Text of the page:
For some reason, I tuned into Indiana’s 1 percent chance at winning the NBA Draft Lottery the other night.
Maybe I was feeling hopeful. That feeling’s been pretty fleeting lately when it comes to the Pacers. Maybe I was just feeling nostalgic, pining for the days of the late David Stern awkwardly ripping open envelopes. The real explanation is probably that I had absolutely nothing better to do on a Tuesday night. The Pacers’ Hail Mary fell several yards short of the end zone, of course, as they settled into what’s now become an all-too-familiar middle-of-the-first-round, late-lottery 13th pick.
I then tweeted out my favorite statistic in sports: the fact the Pacers haven’t owned a first round draft pick outside of the single digits since 1989, a staggering amount of time to go without a top-end selection. It drew the usual responses:
But just two days later, Pacers fans finally got lucky. Rick Carlisle, the 2011 NBA Champion head coach, is returning to the franchise he parted with fourteen years and several roster overhauls ago, a move met with near-universal approval from the fanbase.
Despite the embarrassment of Nate Bjorkgren’s disastrous, one-and-done trial year, the Pacers’ issues go beyond just fulfilling the head coaching spot. For most of the last seven years they’ve been just… okay. This past season, however, was easily their most unenjoyable since the forgettable Dunleavy-Murphy era of the late 2000s, with the team limping miserably to a sub-.500, ninth-place finish in the Eastern Conference. Bringing in someone like Carlisle — and, what’s more, paying him more than $7 million per year — shows the fans that ownership is fed up, too.
Losing by… 500 points, or whatever the blowout margin was, to a mediocre Washington team in the goddamn play-in round is simply not good enough. Neither is getting consistently swept out of the first round with minimal effort by top-tier Eastern Conference teams. Living in the lottery, like Sacramento or Minnesota, is a frustrating place to be, obviously. But so is residing in GoNowheresVille, where the Pacers have been for most of the time since Carlisle left the team in 2007.
We don’t know for sure how much the Pacers paid Frank Vogel, Nate McMillan, or set on fire and/or flushed down the toilet with Bjorkgren, but seeing how all three of them were promoted from being assistants (McMillan the lone former NBA head coach of the group), it’s safe to say it was an insignificant amount. Fairly or unfairly, every time there’s a big-name free agent or coaching candidate on the open market Pacers fans automatically assume they won’t spend.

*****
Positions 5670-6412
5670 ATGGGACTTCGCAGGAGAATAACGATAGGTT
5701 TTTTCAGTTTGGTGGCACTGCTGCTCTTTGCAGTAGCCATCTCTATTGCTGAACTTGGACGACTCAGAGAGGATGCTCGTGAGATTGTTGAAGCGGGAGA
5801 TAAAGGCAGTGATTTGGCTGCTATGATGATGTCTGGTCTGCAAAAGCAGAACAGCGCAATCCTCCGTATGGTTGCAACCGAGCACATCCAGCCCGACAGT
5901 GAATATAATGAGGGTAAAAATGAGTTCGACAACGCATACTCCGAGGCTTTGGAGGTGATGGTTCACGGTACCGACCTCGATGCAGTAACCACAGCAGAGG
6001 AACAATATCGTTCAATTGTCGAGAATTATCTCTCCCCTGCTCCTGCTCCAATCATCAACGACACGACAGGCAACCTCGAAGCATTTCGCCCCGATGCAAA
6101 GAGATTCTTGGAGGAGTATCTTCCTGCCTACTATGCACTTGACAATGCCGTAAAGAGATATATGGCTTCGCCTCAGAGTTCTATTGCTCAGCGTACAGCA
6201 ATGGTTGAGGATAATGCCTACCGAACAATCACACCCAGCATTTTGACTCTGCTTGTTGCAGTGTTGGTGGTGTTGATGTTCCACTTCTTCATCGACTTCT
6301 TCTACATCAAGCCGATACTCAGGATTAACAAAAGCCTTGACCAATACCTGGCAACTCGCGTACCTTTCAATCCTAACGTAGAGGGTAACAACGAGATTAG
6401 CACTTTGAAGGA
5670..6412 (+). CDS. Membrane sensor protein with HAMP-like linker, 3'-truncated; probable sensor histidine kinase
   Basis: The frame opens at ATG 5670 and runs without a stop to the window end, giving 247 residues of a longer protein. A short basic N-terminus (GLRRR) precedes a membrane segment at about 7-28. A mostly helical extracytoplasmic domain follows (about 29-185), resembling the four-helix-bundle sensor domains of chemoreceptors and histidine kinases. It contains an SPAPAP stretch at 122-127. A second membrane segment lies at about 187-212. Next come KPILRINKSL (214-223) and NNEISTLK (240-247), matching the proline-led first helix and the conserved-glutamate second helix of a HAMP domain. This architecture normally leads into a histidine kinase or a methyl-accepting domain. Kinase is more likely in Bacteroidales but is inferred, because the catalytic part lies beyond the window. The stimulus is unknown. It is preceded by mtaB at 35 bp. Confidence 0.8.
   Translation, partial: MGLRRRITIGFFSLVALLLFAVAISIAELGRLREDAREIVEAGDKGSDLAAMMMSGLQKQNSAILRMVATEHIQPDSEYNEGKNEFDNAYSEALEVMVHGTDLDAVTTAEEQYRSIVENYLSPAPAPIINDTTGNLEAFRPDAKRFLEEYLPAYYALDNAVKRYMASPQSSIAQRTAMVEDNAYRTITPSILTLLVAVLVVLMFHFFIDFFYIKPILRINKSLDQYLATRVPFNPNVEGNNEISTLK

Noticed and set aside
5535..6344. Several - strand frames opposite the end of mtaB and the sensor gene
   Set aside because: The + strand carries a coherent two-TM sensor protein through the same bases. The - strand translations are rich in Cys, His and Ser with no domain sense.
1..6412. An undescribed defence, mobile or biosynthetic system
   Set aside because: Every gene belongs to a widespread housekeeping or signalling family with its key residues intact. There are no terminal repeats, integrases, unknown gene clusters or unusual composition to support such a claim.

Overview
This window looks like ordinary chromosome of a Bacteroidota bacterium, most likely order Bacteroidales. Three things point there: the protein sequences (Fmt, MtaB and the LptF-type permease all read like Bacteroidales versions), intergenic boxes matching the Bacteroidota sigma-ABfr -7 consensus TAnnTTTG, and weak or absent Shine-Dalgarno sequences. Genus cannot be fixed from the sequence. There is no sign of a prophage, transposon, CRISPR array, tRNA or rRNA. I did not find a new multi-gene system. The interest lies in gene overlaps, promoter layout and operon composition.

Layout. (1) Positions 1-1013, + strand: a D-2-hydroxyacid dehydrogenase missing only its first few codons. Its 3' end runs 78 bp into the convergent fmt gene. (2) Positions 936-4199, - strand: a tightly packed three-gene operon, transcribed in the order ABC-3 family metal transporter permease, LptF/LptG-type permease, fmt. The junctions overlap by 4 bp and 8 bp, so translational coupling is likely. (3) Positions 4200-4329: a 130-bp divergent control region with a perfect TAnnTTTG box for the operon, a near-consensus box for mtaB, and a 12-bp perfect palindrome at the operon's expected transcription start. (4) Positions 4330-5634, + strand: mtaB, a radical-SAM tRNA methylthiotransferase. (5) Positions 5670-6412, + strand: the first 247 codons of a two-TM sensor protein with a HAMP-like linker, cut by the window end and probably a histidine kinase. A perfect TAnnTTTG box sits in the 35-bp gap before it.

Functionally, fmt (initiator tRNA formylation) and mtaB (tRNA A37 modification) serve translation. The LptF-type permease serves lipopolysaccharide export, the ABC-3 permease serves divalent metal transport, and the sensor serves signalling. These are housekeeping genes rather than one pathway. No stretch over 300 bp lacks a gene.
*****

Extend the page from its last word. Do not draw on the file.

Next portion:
They are now. Instead of settling on a middling, uninteresting veteran like Terry Stotts, Steve Clifford, or Brian Shaw, they’re making a splash by bringing in a proven champion with ties to the franchise. For the Pacers, making any sort of splash has been about as common in recent years as their playoff series wins.
Still, making a splash doesn’t mean the Pacers will easily emerge from their seven-year Vortex of Meh. This roster is still full of B-level players, and if you want to get anywhere in today’s NBA you have to have (at the very least) one who grades out as an A. The Hawks and Bucks have that. The Suns have that, and the Clippers have two — hate Paul George forever if you want, but he’s unquestionably a star-level player when healthy.
The closest thing Indiana has is probably Domantas Sabonis, and considering Carlisle’s philosophy when it comes to his bigs you have to wonder if he’ll be a fit. If not Sabonis, then the end of the Myles Turner era might be approaching. The jury is still out on Caris LeVert and T.J. Warren, both of whom are coming off injury-zapped campaigns — and even then, it’s unlikely either player will develop into a true franchise star in their late 20s. Malcolm Brogdon’s durability issues likely mean that’s not in the cards for him, either.
The dynamic between this roster and their new coach will also be something to keep an eye on. While Carlisle seems to be a marriage of the positive traits they had with McMillan (hard-nosed, former player, commands respect) and the positive traits they thought they were getting with Bjorkgren (embraces modern basketball, analytics-friendly), it’s anyone’s guess how that meshes with a locker room that reportedly pushed out one coach in 2020 and bucked against another in 2021. At the very least, parking a Brinks truck in front of Carlisle’s house signals that a rebuild is off the table, but it certainly doesn’t mean this roster is set in stone.
The NBA remains a player’s league, and if the Pacers can’t develop or acquire a star it likely doesn’t matter who the coach is. Still, Rick Carlisle represents the Pacers’ best chance to shatter their glass ceiling and give the team the jolt of energy it so desperately needs while they attempt to put the other pieces in place.
The Pacers are officially interesting this summer, for the first time in forever. Let’s just hope Carlisle & co. can make them interesting in the winter and spring, too.